Very young children do not know who they are. They learn about themselves from those who care for them—those who narrate their days for them, who describe their likes and dislikes, who tell them what makes them laugh and what makes them cry.
Parents hold children’s memories for them until they can hold them for themselves. Remembering is a learned skill and, like other skills, takes time and practice. Research about how children’s memories are created, retained, and retrieved underscores the importance of social interactions in building the capacity to remember.
A recent Wall Street Journal discussed three specific and different ways that childhood memories promote emotional well-being. Some memories help to direct our behavior, i.e., they help us learn from our mistakes and profit from our successes. Children who remember the pleasure of doing well on a test after making the time to study can draw on that memory to improve study habits.
Other memories promote social relationships. Individually or with others we remember shared experiences. Social bonds can be strengthened by recall as well as by interpersonal interaction. Repeating pleasurable activities that we once shared with family and friends also helps to bring those people to mind. Reading a bedtime story to a child may bring to a father’s mind being read to by his father.
Still other memories establish a sense of self, beginning with the memories that parents and caretakers keep and give to very young children.“ Today we’re going to the same park we went to yesterday,” fixes children’s activities in time and space.
Parents who help children remember and talk about their activities are teaching them the art of storytelling. They learn how to talk to others about who they are and how the important people and events in their lives fit together. Children and adults draw on memories to help maintain a sense of continuity of self. We can look back and see the ways in which we were the same over time and the ways in which certain events or experiences changed us in some way.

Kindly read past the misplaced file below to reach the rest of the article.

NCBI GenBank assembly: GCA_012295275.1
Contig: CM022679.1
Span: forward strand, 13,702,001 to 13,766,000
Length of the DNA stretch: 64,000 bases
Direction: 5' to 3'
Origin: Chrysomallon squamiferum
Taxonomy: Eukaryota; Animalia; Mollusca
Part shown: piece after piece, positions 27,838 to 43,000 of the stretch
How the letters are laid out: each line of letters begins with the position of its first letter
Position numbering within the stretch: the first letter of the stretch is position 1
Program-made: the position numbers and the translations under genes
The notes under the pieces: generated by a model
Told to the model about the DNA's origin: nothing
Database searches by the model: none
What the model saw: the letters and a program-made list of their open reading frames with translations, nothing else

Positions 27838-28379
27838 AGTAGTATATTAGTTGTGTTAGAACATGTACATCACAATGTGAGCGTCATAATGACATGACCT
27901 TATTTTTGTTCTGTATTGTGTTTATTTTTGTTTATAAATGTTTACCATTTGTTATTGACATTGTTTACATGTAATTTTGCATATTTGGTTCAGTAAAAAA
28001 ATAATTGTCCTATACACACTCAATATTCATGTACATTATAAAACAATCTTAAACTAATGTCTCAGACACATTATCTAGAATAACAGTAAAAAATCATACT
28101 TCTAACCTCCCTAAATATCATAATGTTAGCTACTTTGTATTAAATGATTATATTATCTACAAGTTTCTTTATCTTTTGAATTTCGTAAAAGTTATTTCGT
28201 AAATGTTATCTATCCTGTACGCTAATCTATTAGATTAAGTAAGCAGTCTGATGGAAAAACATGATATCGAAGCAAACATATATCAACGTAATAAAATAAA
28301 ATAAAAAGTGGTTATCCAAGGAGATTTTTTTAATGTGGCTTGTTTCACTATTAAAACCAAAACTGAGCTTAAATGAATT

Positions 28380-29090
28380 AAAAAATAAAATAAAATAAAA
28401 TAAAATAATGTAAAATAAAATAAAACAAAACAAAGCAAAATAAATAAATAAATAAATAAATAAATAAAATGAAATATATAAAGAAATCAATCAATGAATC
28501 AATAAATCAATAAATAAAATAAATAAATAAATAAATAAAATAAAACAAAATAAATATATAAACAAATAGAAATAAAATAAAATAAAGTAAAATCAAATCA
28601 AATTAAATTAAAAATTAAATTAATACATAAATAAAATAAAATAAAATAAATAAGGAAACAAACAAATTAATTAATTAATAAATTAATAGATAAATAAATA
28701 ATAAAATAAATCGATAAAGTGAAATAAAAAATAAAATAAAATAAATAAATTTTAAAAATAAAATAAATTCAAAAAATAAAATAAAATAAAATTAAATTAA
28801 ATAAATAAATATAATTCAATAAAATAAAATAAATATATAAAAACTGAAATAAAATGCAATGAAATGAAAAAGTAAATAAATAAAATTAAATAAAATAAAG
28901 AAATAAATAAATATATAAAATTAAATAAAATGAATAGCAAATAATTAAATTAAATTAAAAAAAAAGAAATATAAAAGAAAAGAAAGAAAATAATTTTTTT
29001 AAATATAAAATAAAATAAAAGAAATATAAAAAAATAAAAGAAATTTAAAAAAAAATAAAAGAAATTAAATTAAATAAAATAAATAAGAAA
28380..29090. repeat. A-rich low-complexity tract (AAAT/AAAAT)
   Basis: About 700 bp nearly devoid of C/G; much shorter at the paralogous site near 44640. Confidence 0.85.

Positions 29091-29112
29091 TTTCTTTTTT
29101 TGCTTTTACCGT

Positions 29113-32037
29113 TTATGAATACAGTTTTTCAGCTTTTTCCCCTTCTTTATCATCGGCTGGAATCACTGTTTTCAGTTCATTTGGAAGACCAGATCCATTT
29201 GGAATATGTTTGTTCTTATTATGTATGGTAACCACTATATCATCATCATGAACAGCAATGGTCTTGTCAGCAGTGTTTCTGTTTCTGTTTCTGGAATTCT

These studies consider the development of children’s memories in the context of the parent child relationship. They do not examine the fate of memory when there is no consistent parent or caregiver to hold the child’s memories. When children move from home to home, as foster children do, it is not only clothes and toys that are sometimes left behind, but memories and fragments of experience that never get stored as cohesive, retrievable memories. This loss is one of the more subtle, but crucial, factors that undermine the sense of well being of children who grow up in foster care. “Memory books,” holding stories and pictures for children as they move from one home to another, are an attempt to rectify this loss, but they are not an adequate substitute for a parent who keeps the memories of a child’s history in mind.